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The average age at last reproduction differed between men and women (F1,1462 = 54.29, p<0.0001; see Table 1). Age at last reproduction also differed between geographic areas (F1,380 = 18.22, p<0.0001) and was positively associated with mothers' survival (F1,472 = 11.14, p = 0.0009). After controlling for these effects, we found no evidence to suggest that age at last reproduction depended on overall birth-order categories (respectively 38.6±0.5, 39.4±0.2, 39.1±0.5; F2,1418 = 1.27, p = 0.3) or intra-sex birth-order categories (among brothers: respectively 40.1±0.7, 40.5±0.5, 41.6±0.7; F2,563 = 1.23, p = 0.3; among sisters: respectively 37.1±0.5, 38.0±0.4, 37.4±0.5; F2,574 = 1.24, p = 0.3).

Finally, among individuals who reproduced at least twice, average inter-birth interval (i.e. the length of reproductive life divided by the number of children produced) differed between birth cohorts (F4,887 = 2.83, p = 0.02) and depended on parental socio-economic status (F1,448 = 6.22, p = 0.01), but we found no difference between overall birth-order categories in a family (respectively 2.27±0.06, 2.32±0.04, 2.32±0.07; F2,1348 = 0.27, p = 0.8 or between intra-sex birth-order categories (among brothers: respectively 2.18±0.09, 2.33±0.06, 2.37±0.09; F2,500 = 1.38, p = 0.3; among sisters: respectively 2.31±0.07, 2.30±0.06, 2.29±0.08; F2,530 = 0.02, p = 0.9).

Among men, own socio-economic status as an adult was strongly positively associated with parental socio-economic status (χ21 = 131.08, p<0.0001). After controlling for this effect, we found that intra-sex birth-order category also had a significant effect, with firstborn sons being much more likely than their brothers to become landowners (χ22 = 26.47, p<0.0001; Figure 4b). This model explained 23% of the variance.

Discussion

Parental investment has profound effects on offspring success [3], [4], [60]. Given that parents accrue differential fitness benefits from their offspring, parental investment (and particularly differential investment) tactics are currently an expanding subject of research in evolutionary ecology. Hertwig, Davis and Sulloway provided a useful first step by offering a potential null hypothesis against which observations of birth order effects on offspring success can be compared [22]. Our study investigated, in humans, differences between first-, middle- and lastborns using lifetime fitness measures, while simultaneously controlling for maternal age, total number of siblings and socio-economic status.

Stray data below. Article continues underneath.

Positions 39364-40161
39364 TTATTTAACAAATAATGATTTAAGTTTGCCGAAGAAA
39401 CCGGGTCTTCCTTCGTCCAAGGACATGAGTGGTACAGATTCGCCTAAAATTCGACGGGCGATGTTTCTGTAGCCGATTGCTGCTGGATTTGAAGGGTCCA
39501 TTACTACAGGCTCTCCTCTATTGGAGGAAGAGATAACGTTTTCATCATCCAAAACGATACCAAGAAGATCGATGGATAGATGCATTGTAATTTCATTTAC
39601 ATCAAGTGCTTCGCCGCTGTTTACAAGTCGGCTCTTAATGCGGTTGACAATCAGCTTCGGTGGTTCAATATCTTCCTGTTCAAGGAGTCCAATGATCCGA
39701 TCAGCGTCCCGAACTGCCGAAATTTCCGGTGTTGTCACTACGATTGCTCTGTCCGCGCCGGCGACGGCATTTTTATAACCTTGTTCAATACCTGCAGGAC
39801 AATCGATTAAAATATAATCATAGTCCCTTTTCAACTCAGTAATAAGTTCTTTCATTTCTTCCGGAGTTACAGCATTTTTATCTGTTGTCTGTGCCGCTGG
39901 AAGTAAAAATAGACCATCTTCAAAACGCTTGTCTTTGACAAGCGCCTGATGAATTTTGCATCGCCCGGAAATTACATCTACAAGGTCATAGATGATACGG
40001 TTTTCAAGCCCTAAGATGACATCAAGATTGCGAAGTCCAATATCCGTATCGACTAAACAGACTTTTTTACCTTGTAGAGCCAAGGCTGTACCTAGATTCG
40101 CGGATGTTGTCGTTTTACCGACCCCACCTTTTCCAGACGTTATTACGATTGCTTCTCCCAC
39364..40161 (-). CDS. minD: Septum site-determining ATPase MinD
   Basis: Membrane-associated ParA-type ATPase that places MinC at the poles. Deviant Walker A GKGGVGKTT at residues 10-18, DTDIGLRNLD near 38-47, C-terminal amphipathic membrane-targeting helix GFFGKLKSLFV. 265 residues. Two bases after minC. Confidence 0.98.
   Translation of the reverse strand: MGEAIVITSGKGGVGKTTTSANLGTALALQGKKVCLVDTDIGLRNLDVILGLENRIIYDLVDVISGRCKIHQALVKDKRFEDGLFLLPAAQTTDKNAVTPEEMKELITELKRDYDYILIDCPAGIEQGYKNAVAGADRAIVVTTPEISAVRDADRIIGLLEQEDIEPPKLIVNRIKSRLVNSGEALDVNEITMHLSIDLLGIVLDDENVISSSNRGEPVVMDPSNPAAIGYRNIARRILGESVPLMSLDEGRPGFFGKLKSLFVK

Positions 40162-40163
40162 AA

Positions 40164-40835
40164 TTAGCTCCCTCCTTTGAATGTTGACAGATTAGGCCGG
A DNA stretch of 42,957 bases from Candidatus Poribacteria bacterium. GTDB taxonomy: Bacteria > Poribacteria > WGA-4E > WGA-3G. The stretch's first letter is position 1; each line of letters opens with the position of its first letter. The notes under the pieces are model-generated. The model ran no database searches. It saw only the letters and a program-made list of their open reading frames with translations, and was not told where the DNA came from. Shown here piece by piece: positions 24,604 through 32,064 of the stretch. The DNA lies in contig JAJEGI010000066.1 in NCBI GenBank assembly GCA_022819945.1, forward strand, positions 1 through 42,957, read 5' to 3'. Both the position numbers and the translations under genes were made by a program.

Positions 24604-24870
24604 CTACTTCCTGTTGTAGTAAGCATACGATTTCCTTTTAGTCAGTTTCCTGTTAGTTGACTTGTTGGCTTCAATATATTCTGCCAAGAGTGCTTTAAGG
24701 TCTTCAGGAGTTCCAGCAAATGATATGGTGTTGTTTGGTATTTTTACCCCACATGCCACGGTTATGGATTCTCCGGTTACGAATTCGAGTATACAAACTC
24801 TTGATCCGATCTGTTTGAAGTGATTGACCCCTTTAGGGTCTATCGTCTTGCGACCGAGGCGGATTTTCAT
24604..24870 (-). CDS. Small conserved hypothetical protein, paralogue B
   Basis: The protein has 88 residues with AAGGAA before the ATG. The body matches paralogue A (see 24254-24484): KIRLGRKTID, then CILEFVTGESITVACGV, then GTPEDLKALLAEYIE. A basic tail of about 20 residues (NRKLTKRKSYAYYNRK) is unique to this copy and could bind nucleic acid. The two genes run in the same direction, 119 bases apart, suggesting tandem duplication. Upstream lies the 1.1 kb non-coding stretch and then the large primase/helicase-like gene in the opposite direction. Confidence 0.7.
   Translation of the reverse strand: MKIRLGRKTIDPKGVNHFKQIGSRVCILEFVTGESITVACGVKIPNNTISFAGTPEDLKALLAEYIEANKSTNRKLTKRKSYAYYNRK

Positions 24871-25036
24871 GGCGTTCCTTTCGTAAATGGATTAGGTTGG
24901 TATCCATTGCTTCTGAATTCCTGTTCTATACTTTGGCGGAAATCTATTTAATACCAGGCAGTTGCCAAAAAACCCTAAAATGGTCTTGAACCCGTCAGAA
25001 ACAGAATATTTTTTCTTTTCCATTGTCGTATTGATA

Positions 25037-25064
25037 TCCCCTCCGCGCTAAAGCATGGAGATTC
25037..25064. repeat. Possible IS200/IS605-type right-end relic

Hertwig et al. posit that all else being equal, differences in the amount and quality of parental investment received by offspring can arise even in the presence of an equity motive on the parents' side: in families of three or more children, middleborns will receive fewer resources due to competition with younger and elder siblings [22]. When considering overall birth-order in a family, we found no evidence for this idea despite using a large, detailed and representative dataset of over 2000 families living in pre-industrial Finland. Middleborn offspring did not have reduced probabilities of surviving to adulthood or reproducing, or reduced lifetime reproductive success. Indeed, they neither had reduced fecundity nor gave rise to offspring with reduced survivorship. Given the fact that (all else being equal) middleborns should be disadvantaged in humans and that yet we found little supporting evidence for this, it is likely that parents increase investment in middleborn offspring. However, it should be noted that when considering birth-order effects among males of the sibship, we found that middleborn sons gave birth to fewer offspring, and showed a tendency to have a lower LRS than their brothers. This was partly because they began reproduction on average one year later than their brothers. Middleborn daughters, within all the daughters of a sibship, did not suffer similar costs as middleborn sons.

We found some evidence that parental inexperience negatively influenced offspring survival to adulthood. Children who had the lowest chances of surviving were firstborns. This was especially true for firstborn daughters, who were less likely to survive than their sisters. Firstborns are often born smaller in humans [61], and birthweight is related to health in adulthood [37]. That we did not find reduced fitness among firstborns suggests some degree of compensatory investment following birth either directly through (grand)parents or through sibling competition.

In fact, modelling resource allocation among different-aged offspring indicates that, in nearly all circumstances, the evolutionary stable strategy is to bias investment toward older offspring [21]. In line with this idea, primogeniture (first offspring inheritance) is widespread in human populations [for a review, see 38], and firstborns tend to end up in an advantaged position during upbringing with regard to both health [29], [62] and educational achievement [34], [63]. In accordance with this, our results showed that firstborn sons were those who gave birth to the largest numbers of offspring, and this is presumably because they began reproduction earlier. This is likely mostly explained by their higher access to resources: firstborn sons were more likely to become landowners, and landownership is known to be related to reduced ages at first marriage and reproduction in this population [64]. These findings suggest that parental resources diminish over time, in contrast to the model of Hertwig et al.